The word dicing does have as a secondary meaning "playing at dice," as this example from Kris Yon, How to Start a Hobby in Collecting Dice (2014) indicates:
The Romans were passionate gamblers, especially at the peak of the Roman Empire,and dicing was common though forbidden except during the Saturnalia. Horace derided youths who wasted time on dicing instead of horse-chasing. ... Tacitus stated that the Germans were passionately fond of dicing, so much that they would stake their personal liberty when bankrupt. During the Middle Ages, dicing became a favorite pastime of knights, who formed dicing schools and guilds.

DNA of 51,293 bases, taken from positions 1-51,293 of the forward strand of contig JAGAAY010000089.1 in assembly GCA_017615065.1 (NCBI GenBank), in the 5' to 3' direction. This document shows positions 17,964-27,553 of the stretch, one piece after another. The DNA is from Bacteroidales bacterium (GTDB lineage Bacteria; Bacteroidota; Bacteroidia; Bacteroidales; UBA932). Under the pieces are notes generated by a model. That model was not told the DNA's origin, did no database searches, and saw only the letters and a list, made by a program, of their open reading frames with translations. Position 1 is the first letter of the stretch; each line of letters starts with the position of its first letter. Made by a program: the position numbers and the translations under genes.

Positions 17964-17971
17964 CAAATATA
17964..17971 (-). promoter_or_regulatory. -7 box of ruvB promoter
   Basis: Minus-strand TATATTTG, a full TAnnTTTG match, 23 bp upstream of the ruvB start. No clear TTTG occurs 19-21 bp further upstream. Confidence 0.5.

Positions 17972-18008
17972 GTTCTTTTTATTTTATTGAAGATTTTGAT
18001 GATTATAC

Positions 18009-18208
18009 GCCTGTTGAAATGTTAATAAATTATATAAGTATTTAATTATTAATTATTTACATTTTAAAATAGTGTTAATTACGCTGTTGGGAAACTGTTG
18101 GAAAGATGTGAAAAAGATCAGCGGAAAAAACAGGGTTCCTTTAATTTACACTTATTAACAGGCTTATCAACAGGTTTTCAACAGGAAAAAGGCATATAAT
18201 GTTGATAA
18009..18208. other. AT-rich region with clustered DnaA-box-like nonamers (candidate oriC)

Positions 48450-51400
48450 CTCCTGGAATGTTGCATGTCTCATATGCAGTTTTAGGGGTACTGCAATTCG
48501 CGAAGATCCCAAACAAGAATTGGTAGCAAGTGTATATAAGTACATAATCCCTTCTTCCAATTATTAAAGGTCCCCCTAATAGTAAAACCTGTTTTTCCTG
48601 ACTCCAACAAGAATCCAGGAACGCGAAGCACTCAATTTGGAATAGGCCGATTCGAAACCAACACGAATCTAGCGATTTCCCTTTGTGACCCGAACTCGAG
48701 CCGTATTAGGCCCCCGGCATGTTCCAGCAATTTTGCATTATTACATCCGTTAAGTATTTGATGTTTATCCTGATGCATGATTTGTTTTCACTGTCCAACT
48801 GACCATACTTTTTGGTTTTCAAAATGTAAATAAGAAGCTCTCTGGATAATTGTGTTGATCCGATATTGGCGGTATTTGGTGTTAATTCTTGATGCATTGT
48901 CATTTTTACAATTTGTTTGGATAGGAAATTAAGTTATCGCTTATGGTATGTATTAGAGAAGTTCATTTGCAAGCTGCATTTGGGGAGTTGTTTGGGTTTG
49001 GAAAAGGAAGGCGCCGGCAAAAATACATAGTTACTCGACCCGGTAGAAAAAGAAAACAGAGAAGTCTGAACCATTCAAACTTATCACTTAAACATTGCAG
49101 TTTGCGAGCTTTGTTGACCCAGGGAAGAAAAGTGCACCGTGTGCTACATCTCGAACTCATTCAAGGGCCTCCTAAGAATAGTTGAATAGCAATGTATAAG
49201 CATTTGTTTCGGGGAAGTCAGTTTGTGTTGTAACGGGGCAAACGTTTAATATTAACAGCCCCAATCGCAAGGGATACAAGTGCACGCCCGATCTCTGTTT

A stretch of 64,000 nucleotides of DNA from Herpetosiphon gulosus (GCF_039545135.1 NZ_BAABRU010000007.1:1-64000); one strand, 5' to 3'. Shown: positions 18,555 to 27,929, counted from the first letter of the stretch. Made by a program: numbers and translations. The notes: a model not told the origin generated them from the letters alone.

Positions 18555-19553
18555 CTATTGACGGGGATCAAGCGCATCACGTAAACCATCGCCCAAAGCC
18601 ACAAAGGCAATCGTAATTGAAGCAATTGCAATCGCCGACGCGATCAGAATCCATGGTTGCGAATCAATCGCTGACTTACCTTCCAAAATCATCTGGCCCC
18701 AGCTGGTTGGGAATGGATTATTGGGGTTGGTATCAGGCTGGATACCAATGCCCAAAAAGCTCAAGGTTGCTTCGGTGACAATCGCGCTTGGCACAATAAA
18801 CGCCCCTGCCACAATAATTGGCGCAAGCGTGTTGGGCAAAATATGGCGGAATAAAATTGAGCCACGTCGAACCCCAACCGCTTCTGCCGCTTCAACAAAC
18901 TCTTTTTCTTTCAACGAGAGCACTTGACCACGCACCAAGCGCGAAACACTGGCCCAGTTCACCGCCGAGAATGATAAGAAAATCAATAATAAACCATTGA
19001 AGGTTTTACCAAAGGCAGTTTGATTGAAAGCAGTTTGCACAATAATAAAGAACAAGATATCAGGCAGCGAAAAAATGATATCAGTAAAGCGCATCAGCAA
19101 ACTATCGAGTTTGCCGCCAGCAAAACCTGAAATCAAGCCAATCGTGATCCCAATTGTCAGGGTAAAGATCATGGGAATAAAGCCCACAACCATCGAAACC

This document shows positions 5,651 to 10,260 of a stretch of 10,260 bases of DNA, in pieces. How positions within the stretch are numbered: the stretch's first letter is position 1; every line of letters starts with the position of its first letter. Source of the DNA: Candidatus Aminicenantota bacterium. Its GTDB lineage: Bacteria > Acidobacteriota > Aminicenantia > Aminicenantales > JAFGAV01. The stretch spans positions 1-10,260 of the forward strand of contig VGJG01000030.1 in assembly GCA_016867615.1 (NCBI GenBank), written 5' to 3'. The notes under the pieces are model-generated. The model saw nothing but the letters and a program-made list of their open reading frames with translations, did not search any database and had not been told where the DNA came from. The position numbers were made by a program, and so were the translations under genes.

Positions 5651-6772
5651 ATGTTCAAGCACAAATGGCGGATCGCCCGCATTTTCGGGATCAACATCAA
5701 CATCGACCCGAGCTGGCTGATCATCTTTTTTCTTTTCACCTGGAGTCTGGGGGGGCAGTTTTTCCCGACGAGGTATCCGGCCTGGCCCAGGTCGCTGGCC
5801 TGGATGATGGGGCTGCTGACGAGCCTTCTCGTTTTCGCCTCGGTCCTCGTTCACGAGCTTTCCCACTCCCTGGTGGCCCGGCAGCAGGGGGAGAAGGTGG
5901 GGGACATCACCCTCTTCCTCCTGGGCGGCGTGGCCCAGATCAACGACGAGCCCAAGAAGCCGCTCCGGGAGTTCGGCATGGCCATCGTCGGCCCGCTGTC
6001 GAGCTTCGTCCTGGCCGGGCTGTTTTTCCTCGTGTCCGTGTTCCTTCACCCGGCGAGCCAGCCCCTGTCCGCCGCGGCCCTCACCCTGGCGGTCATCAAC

Nevertheless, the normal English way to describe casting dice during a game is not "dicing," but "throwing the dice" or "rolling the dice." I believe that the expression "shake, rattle, and roll," which was used as the title of a hit song by Big Joe Turner in 1954 refers to the process of casting dice, too.
If you want to delight a bunch of U.S. English speakers in the midst of a lively game of Yahtzee, I recommend that—instead of announcing "Dicing!" as you shake up the cup of dice—you say (in your best Swedish accent) "Rolling them bones!"